Classifying those you employ as independent contractors — rather than employees — may save your company money and offer other benefits, too. However, the IRS has their eyes peeled, watching for companies who do this improperly in order to bypass taxes and employee benefit obligations.
Your company can check on a particular worker’s classification, according to the IRS, by filing optional IRS Form SS-8, “Determination of Worker Status for Purposes of Federal Employment Taxes and Income Tax Withholding.” Traditionally, The IRS will automatically classify workers as employees, and filing this form could tip off the IRS that your business has classification problems — and even unintentionally activate an employment tax audit.
Contractor vs. employee status
When a business classifies a worker as an independent contractor, instead of an employee, several advantages ensue. For instance, the business is no longer obligated to pay payroll taxes or benefits, withhold taxes, or observe most wage and hour laws.
The drawback is that, should the IRS conclude that you improperly classified your workers as independent contractors, you are liable to be subject to significant back taxes, interest and penalties. For this reason, filing IRS Form SS-8 for an up-front determination is so enticing.
Due to the inherent risks from filing the form, the better alternative would be to treat independent contractors properly in order to meet the tax code laws. First and foremost, avoid controlling how the worker carries out his or her tasks, confirm that you are not the worker’s sole client, supply Form 1099, and absolutely do not treat the worker as your employee.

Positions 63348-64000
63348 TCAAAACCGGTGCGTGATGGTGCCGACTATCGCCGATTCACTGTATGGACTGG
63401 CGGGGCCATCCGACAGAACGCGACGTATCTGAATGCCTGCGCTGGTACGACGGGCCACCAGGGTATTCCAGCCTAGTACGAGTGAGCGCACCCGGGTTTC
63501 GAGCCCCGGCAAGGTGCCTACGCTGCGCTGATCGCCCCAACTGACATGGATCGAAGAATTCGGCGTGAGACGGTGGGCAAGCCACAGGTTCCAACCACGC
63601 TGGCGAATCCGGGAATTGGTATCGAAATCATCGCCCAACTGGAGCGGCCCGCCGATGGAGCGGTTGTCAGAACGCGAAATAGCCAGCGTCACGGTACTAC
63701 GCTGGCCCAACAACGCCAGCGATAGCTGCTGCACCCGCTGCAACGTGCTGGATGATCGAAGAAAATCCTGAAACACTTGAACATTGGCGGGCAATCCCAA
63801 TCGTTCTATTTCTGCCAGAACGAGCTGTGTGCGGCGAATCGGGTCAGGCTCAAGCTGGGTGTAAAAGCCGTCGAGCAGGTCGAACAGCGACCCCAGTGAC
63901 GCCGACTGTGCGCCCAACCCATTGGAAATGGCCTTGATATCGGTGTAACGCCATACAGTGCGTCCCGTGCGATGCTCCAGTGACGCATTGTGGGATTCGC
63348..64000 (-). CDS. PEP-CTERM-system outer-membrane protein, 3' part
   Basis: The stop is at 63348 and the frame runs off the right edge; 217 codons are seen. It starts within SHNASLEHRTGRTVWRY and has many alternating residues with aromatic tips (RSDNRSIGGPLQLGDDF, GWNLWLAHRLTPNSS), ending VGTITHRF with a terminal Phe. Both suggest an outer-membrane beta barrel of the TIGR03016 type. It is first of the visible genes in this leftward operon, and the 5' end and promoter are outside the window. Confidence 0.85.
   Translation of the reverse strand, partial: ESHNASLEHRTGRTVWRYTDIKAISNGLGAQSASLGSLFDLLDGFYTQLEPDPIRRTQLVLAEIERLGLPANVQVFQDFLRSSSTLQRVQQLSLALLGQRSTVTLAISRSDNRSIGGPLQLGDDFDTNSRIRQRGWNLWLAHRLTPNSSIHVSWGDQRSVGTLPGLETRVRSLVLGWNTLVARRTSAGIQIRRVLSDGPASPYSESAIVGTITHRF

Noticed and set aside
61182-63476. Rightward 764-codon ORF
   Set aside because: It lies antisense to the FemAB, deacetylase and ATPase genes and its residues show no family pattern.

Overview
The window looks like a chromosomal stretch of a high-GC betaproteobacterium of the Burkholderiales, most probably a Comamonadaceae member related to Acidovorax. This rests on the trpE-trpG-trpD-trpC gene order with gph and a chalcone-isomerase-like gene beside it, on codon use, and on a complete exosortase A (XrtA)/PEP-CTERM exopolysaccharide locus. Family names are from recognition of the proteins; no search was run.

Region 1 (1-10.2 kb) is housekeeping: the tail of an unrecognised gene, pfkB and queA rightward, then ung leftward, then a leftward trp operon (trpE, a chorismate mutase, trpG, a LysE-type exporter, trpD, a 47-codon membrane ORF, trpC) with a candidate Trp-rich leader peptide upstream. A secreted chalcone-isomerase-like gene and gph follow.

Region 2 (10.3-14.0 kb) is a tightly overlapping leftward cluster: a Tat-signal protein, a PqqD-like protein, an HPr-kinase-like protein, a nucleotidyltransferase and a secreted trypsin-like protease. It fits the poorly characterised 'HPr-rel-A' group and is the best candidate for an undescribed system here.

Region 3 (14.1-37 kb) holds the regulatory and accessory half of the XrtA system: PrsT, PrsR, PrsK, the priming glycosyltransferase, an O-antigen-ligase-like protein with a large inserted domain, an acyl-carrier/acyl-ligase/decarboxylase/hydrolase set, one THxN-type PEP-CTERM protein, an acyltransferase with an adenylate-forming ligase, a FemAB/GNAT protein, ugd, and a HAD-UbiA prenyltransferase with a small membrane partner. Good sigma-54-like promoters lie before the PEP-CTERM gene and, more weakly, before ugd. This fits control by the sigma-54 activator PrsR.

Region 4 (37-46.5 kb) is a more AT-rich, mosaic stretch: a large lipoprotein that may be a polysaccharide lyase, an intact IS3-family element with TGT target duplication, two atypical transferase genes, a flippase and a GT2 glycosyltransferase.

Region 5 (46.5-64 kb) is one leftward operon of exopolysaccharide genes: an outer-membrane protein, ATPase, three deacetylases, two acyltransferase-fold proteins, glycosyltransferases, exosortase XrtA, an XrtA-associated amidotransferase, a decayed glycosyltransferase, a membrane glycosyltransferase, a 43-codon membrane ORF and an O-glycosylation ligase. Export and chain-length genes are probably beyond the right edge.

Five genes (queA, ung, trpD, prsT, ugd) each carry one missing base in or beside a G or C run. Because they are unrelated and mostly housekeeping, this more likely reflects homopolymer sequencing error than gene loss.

Be prepared for workers filing the form
Any worker can file Form SS-8 and inquire as to his or her status. Independent contractors who are disgruntled could choose to file because they believe they are entitled to health, retirement and other employee benefits and are hoping to do away with self-employment tax liabilities.
Once a worker has filed Form SS-8, the business will receive a letter from the IRS. It names the worker and asks the business to fill out a blank Form SS-8, included with the letter. The business then returns the completed form to the IRS, which will deliver a classification determination. This Form SS-8 determination process does not constitute an official IRS audit.
Passing IRS muster
You need not be alarmed if a worker files Form SS-8, as long as your business properly classifies workers as independent contractors. Before responding to the IRS, please call us at 949-860-9902 or click here and we will contact you. You will most likely be able to keep the worker classified as a contractor, with a proper response. We will also help you set up independent contractor associations that are IRS-approved.